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# Map comprehension. Question is confusing!

So once again, I've wasted more time than needed, overthinking the question for this challenge.

If you're doing part one, just ignore the 'dimensions' list because it's largely irrelevant for part 1. At first when I read the question and it said 'create a function named area that takes two arguments from a tuple list, I ended with this:

```def area([arg1, arg2]):
```

(Ok so I'm still a noob!) The question doesn't mean that you're writing two arguments into the function. It simply means that the list contains a tuple with a series of paired arguments. So you need to be aware that you will reference a first item and second item.

In our area() function, our argument is going to be the variable 'dimension', which is a single argument. In essence, ignoring the 'dimensions' list altogether, this is like saying, create a function that will multiply two items together that are contained in one variable.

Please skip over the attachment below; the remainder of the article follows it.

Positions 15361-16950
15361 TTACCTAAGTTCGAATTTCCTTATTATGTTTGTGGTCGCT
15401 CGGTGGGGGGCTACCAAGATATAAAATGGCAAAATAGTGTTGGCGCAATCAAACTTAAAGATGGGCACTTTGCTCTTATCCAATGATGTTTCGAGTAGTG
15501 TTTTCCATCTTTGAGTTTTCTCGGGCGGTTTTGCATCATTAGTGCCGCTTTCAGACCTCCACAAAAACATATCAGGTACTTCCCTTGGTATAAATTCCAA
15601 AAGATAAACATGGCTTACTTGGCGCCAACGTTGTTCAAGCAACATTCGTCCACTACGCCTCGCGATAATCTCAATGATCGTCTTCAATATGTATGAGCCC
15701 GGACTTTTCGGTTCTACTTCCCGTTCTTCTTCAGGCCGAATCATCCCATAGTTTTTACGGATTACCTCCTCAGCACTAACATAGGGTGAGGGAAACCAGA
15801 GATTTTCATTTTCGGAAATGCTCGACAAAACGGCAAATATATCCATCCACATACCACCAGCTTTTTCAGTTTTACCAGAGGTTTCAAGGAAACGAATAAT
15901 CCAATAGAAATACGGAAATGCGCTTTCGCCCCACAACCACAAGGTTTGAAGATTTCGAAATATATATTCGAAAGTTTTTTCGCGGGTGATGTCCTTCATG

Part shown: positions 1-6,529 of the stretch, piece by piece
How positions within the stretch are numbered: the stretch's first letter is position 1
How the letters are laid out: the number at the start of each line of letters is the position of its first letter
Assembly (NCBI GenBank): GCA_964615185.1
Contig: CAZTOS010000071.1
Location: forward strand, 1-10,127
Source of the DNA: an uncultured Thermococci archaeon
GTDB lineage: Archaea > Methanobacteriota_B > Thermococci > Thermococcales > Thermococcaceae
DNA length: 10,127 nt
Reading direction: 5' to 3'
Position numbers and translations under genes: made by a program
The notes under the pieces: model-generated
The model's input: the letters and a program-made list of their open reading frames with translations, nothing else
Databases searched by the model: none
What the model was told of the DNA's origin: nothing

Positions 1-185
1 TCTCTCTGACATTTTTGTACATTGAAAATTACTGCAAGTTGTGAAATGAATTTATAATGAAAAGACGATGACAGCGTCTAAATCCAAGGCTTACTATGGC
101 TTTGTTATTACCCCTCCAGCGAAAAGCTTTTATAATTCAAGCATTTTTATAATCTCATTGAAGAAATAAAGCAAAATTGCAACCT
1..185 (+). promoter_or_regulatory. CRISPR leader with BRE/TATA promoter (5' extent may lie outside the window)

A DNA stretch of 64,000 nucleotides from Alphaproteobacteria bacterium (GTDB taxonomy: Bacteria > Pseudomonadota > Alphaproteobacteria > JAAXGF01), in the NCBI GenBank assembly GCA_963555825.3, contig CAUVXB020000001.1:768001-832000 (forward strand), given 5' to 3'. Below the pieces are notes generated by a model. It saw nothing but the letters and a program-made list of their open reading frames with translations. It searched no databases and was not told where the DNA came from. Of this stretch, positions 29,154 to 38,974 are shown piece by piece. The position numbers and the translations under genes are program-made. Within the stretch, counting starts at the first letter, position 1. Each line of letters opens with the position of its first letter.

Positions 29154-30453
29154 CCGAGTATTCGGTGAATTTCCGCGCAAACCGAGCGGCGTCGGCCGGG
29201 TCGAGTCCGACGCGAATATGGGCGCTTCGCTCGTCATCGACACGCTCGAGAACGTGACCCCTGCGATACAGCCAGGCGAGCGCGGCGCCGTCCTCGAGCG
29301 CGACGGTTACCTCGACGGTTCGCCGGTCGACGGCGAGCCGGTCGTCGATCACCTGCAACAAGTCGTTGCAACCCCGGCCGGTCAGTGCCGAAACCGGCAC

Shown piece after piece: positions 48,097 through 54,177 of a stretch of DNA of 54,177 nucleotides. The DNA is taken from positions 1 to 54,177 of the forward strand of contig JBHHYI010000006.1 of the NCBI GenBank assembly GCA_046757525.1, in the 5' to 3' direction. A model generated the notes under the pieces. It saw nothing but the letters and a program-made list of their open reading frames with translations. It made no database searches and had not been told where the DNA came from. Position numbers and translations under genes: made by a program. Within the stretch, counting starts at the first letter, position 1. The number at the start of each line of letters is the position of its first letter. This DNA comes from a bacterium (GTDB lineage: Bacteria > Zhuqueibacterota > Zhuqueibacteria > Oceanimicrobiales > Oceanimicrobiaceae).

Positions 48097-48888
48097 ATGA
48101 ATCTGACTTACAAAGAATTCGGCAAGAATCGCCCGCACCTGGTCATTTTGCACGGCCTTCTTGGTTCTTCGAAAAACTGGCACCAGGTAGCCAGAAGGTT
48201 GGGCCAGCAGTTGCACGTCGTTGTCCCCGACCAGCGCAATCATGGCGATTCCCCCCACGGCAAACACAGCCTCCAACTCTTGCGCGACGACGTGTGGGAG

However, because the 'dimensions' variable contains paired items in the list, our function needs to know how to choose the first item and second items independently. So remembering [keys], we can reference our argument 'dime' and just tell it whether it's the first item '[0]', or the second item '[1]'.

For the second part, we're simply writing a list comprehension style query as per the end of the 'Map' video. Kenneth shows it a couple of minutes before the end.

Hope that helps someone else as it confused the heck out of me at first!

maps.py
```dimensions = [
(5, 5),
(10, 10),
(2.2, 2.3),
(100, 100),
(8, 70),
]

def area(dime):
return dime[0] * dime[1]

areas = [area(dime) for dime in dimensions]
```